Smith’s theory does not present any of the characteristics underscored by Rawls. The Smithian impartial spectator does not evaluate social systems, since her objects of attention are individual “passions and conducts.” It is a scrutiny of “the propriety of our own conduct” from the perspective of an imagined spectator.27 Neither does Smith offer a rationalistic analysis based on perfect knowledge, but rather an assessment of what is considered proper for social interactions according to the “sympathetic feelings” of a “supposed impartial and well-informed spectator” (emphasis added).28
Last, what the Smithian impartial spectator approves of is the propriety expected from individuals in their particular circumstances, not the expression of a general and permanent point of view about a single system of desire.29

In his analysis of the morality of the principles of justice Rawls introduces the notion of self-command, which “in its simplest form is manifest in fulfilling with complete ease and grace the requirements of right and justice. It becomes truly supererogatory when the individual displays its characteristic virtues of courage, magnanimity, and self-control in actions presupposing great discipline and training.” The footnote to this quote informs that supererogation is drawn upon J. O. Urmson and that self-command is taken from The Theory of the Moral Sentiments (part VI, section III).30
Rawls leads readers to think that in Smith self-command is reduced to easy compliance with what is right and just. However, Smith explicitly states another form of self-command: “To act according to the dictates of prudence, of justice, and proper beneficence (…) in the midst of the greatest dangers and difficulties [and] in spite both of the greatest interests which might tempt, and the greatest injuries which might provoke us to violate them; is the character of the most exalted wisdom and virtue. Self-command is not only itself a great virtue, but from it all the other virtues seem to derive their principal lustre.”31
The quote is preceded by several paragraphs where Smith praises the “heroes” who die for “the cause of truth, liberty, and justice,” as well as the virtues displayed in the combat of war and the “nobleness of pardoning,” in a discussion about extraordinary examples of the command of fear and anger.32
The analysis of patriotic instances of self-command tied to great courage and the capacity for pardoning joins the use of education for civic purposes, the need for military engagement, and a call to adopt wise political constitutions to show a strong public-spiritedness in Smith’s moral discourse, one that goes undetected by Rawls.

Rawls was an early contemporary reader of Smith, and he was acquainted with both The Theory of Moral Sentiments and The Wealth of Nations. Unfortunately, he omitted, misrepresented, or overlooked some important references and premises of Smith’s works.
In A Theory of Justice he commends the workings of the invisible hand in the system of natural liberty yet he considers its distributive results to be unjust, without taking into consideration that for Smith private benevolence may be politically encouraged to accompany and complement the results of the market, thus moving beyond the “principle of efficiency.”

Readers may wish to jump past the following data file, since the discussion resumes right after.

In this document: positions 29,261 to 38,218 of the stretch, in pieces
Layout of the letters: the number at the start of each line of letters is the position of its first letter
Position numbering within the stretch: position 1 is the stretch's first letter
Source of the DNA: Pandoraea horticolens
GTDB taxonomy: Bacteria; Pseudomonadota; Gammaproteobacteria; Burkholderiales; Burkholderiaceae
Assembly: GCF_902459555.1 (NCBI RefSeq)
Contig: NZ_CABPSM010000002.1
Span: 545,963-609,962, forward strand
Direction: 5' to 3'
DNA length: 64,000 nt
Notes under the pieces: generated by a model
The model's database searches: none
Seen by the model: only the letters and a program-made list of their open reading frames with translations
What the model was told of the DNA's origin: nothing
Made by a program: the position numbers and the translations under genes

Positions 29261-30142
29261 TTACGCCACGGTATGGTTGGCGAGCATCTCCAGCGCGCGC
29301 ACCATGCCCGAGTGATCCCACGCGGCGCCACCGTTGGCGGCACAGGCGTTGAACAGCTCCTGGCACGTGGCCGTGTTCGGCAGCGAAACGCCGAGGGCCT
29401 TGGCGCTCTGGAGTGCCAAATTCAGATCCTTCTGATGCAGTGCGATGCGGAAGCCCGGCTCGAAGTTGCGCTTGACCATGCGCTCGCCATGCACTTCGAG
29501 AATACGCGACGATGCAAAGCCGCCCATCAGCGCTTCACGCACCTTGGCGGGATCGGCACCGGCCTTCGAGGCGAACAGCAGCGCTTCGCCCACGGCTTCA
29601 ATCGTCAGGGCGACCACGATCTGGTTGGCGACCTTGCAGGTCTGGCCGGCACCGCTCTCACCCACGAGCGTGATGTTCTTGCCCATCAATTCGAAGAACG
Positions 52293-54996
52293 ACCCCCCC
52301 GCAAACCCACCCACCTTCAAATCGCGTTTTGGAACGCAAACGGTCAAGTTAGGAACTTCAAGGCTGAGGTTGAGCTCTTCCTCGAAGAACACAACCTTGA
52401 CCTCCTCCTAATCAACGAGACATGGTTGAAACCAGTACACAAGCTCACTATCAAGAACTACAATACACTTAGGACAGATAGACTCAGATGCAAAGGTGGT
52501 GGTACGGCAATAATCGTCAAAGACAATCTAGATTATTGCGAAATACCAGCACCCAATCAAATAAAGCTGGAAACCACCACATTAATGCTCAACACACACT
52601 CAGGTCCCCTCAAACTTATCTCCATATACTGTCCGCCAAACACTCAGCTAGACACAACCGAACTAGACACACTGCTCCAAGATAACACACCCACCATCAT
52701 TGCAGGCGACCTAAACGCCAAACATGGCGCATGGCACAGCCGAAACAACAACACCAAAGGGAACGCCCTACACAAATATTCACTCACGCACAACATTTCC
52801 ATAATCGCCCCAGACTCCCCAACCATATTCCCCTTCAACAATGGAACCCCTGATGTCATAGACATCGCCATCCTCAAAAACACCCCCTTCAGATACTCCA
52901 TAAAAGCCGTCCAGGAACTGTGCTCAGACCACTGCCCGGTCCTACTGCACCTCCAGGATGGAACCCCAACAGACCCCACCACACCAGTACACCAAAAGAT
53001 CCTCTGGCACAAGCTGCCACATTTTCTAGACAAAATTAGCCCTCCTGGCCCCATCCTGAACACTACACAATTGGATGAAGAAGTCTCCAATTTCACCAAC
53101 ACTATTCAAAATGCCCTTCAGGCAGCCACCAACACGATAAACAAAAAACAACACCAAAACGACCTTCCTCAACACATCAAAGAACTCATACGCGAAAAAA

In regard to utilitarianism and impartiality, Rawls finds in Smith a utilitarian philosopher who evaluates society from the angle of a perfectly rational spectator, misrepresenting the place of utility and role of the impartial spectator in Smith’s moral theory.
Last, in reducing self-control to an “easy” norm compliance Rawls overlooks a type of Smithian self-command that denotes an “amazing superiority over the most ungovernable passions of human nature.”33
Perhaps an attentive reading of Smith could have provided a more complete and nuanced analysis of his ideas on Rawls’ part.

Related Links
Leonidas Montes, The Importance of Self-Command
Peter Foster, Adam Smith's Invisible Hand
Video, The Invisible Hand, Part 1 of An Animal That Trades
Nir Ben-Moshe, The Psychological and Normative Framework of TMS
Edward J. Harpham, Conscience and Moral Rules in Adam Smith

  1. J. Rawls, A Theory of Justice. Revised edition (Cambridge: Harvard University Press, 1999), p. 44 [herein on TJ followed by page number].
  2. TJ xvii, 20n9, 20, 77.
  3. TJ 161n34.
  4. The Theory of Moral Sentiments 306 [herein on TMS followed by page number].
  5. TMS 181,183.
  6. TMS 264.
  7. TMS 185.
  8. TJ 28-29.
  9. TJ 49. Footnote 3 mentions the Cannan edition (New York, The Modern Library, 1937), p. 423.
  10. The Wealth of Nations p. 456 [hereafter WN followed by page number].
  11. TJ 460n4.
  12. WN 13-30.
  13. TMS 185.
  14. TJ 57, 63n11, 64n12, 65ss.
  15. WN, 606, 664, 687.
  16. TJ 57.
  17. TJ 63.
  18. TJ 457n3.
  19. TMS 81.
  20. TMS, 83, 269.
  21. WN 707, 784-786.
  22. TJ 233.
  23. TJ 24.
  24. TJ 161. Footnote 34 reads: “Adam Smith, The Theory of Moral Sentiments, in L. A. Selby-Bigge, British Moralists vol. I (Oxford, 1897), pp. 257-277.”
  25. TJ 164.
  26. TMS 9-23.
  27. TMS112.
  28. TMS 294, 130.
  29. TMS 188, 242.
  30. TJ 419. Footnote 16 quotes “Adam Smith’s Moral and Political Philosophy, ed. H. W. Schneider (New York, Hafner, 1948), pp. 251-277.”
  31. TMS 241.
  32. TMS 238-240.
  33. TMS 25.